10 Safety Tips for the International Traveler
Though many counter-drone technologies are illegal, Executive Protection firms can still protect their clients against a Drone Attack and stay one-step ahead of this cheap and available method of assassination. Here’s how.
1. Awareness -- Trust Your Intuition.
We recommend travelers maintain a comfortable awareness of their surroundings. Awareness facilitates your intuition or “gut feeling” when danger is near. If you feel butterflies in your stomach, hairs on the back of your neck, or just a hunch, we recommend listening and acting upon these biological signals to stay safe.
2. Keep a Low Profile.
Criminals often select their targets based on the victim’s real (or perceived) level of affluence. For this reason, we recommend not wearing expensive jewelry or watches, flashing large amounts of cash, distinctive or memorable clothing, or traveling with expensive luggage.
3. Theft Prevention.
We recommend travelers maintain positive control of their bags, backpacks, purses, and luggage at all times as petty thieves will often target these types of items when left unattended — even for brief periods of time. Additionally, we advise travelers to use ATMs with caution and do so in well‐lit and secure areas (e.g. your hotel lobby). Finally, travelers should encrypt their electronic mobile devices and save important data from those devices (e.g. laptop) before traveling overseas.
4. Private Transportation.
We recommend avoiding public taxis and using pre‐arranged private transportation, especially from the airport where you might encounter scam artists who present themselves as “expediters.”
5. In and Around the Vehicle.
Our firm extensively studied over 1,400 attacks and incidents involving public figures and we learned that 64% of unwanted encounters with business leaders and prominent people occurred in or around the car. Accordingly, we recommend you (or your client) applying higher vigilance and security precautions to arrivals and departures.
We recommend minimizing the amount of transported data (in both digital and hard copy form) and bring with you only what is necessary. We also recommend traveling with electronic devices that you only plan to use and power down devices when not in use or otherwise needed. As an additional layer of security, only connect to known and secure WiFi networks, avoid Hotel Wi‐Fi (using a mobile hotspot instead), and disable WiFi and Bluetooth on your devices when not needed. Finally, we recommend using a Virtual Private Network (VPN) application whenever possible and a burner laptop and phone when traveling to countries known for cyber‐attack.
7. U.S. Department of State Travel Advisories.
We encourage you to visit travel.state.gov and review updated safety and security information about your destination country. The U.S. Department of State provides specific information for every country of the world, including the embassy and consular locations, crime reports, medical considerations, and localized hot spots to avoid.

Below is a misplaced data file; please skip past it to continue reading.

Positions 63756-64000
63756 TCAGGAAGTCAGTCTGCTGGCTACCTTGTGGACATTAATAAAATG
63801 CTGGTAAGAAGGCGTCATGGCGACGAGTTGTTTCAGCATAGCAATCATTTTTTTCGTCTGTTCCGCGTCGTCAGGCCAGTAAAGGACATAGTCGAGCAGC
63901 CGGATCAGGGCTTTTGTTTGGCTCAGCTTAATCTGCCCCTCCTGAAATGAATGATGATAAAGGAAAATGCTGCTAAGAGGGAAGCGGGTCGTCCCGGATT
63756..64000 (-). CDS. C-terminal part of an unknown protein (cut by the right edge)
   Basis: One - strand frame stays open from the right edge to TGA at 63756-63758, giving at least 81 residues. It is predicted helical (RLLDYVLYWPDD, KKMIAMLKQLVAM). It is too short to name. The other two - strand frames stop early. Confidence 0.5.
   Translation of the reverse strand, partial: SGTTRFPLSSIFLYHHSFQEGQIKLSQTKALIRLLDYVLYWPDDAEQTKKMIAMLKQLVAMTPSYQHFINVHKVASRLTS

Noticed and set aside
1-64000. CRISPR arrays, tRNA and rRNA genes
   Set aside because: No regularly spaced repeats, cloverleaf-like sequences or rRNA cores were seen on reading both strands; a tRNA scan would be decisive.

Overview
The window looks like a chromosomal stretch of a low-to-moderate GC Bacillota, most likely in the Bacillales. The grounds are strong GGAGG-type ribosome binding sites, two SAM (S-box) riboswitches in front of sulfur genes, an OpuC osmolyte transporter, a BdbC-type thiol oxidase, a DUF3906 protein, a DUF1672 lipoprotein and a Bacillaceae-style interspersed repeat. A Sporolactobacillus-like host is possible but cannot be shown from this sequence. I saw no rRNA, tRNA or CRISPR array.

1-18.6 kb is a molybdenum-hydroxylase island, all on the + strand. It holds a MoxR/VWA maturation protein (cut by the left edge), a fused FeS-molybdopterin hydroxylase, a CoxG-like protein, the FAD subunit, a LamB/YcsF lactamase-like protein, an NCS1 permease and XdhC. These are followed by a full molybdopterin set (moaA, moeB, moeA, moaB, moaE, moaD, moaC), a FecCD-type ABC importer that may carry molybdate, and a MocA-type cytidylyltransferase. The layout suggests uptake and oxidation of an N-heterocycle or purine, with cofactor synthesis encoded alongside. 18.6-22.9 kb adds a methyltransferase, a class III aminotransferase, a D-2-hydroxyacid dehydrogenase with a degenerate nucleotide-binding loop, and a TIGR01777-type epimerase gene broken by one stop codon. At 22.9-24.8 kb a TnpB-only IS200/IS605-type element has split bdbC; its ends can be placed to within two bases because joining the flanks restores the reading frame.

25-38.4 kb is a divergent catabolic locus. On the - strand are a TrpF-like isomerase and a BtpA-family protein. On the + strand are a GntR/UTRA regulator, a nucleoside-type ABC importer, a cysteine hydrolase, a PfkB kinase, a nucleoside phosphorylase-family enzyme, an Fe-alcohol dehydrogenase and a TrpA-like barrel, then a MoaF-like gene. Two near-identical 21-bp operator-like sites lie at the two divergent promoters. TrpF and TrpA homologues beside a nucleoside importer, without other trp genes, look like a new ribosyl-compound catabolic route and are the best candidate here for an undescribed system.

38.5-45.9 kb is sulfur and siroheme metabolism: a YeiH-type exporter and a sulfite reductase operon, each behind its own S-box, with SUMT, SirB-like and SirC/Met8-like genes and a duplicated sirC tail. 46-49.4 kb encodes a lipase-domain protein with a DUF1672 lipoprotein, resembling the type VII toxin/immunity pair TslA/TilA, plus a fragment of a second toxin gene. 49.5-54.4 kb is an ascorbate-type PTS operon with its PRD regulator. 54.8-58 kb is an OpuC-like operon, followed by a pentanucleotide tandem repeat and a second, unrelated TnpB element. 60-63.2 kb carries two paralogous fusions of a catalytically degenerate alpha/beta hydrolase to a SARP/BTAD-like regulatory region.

8. Smart Traveler Enrollment Program (STEP).
We recommend U.S. citizens traveling abroad enroll in STEP via the U.S. Department of State website. STEP enrollment provides the latest U.S. Government security updates specific to the international location you are visiting and makes it easier for the nearest U.S. embassy or consulate to contact and account for you in an emergency.
9. Hotel Safety Considerations.
We recommend developing a plan if you need to evacuate your hotel in case of an emergency. Consider reserving a room between the third and seventh floors where fire engine ladders reach; walk around your hotel floor to identify the fire exit and keep a flashlight on‐hand to expedite evacuation. Further, identify locations of the nearest embassy/consulate and police station, and wherever you are, know the route back to your hotel.
10. Contingency Plan.
If you are traveling as a group and splitting up for the day (i.e. you have a work engagement and your spouse and children will be elsewhere), we recommend establishing a set “rally point” and a simple contingency plan governed by the GOTWA acronym. Ensure you communicate this before separating:
- Where I am Going
- Others I’m taking
- Time of my return
- What to do if I don’t return
- Actions I will take
Following these Travel Safety Tips as a simple prevention strategy will better ensure you mitigate inherent risks when traveling overseas, especially to more unstable regions of the world.
Charlie Gilbert is the Executive Vice President at Gavin de Becker & Associates. He was recruited by GDBA from the Central Intelligence Agency, where he served in the Top‐10 leadership position of Deputy Director of the National Clandestine Service. During his 26 years at CIA, Charlie lived and operated in the former Soviet Union, the Middle East, Europe, India, and East Asia.
Chris Pimentel is Senior Director of Global Protective Services at Gavin de Becker & Associates where he leads GDBA’s travel risk mitigation, logistics, and protection practice. Chris also served 6 years as Managing Director at Control Risks and served 8 years in the United States Marine Corps.Back to All Posts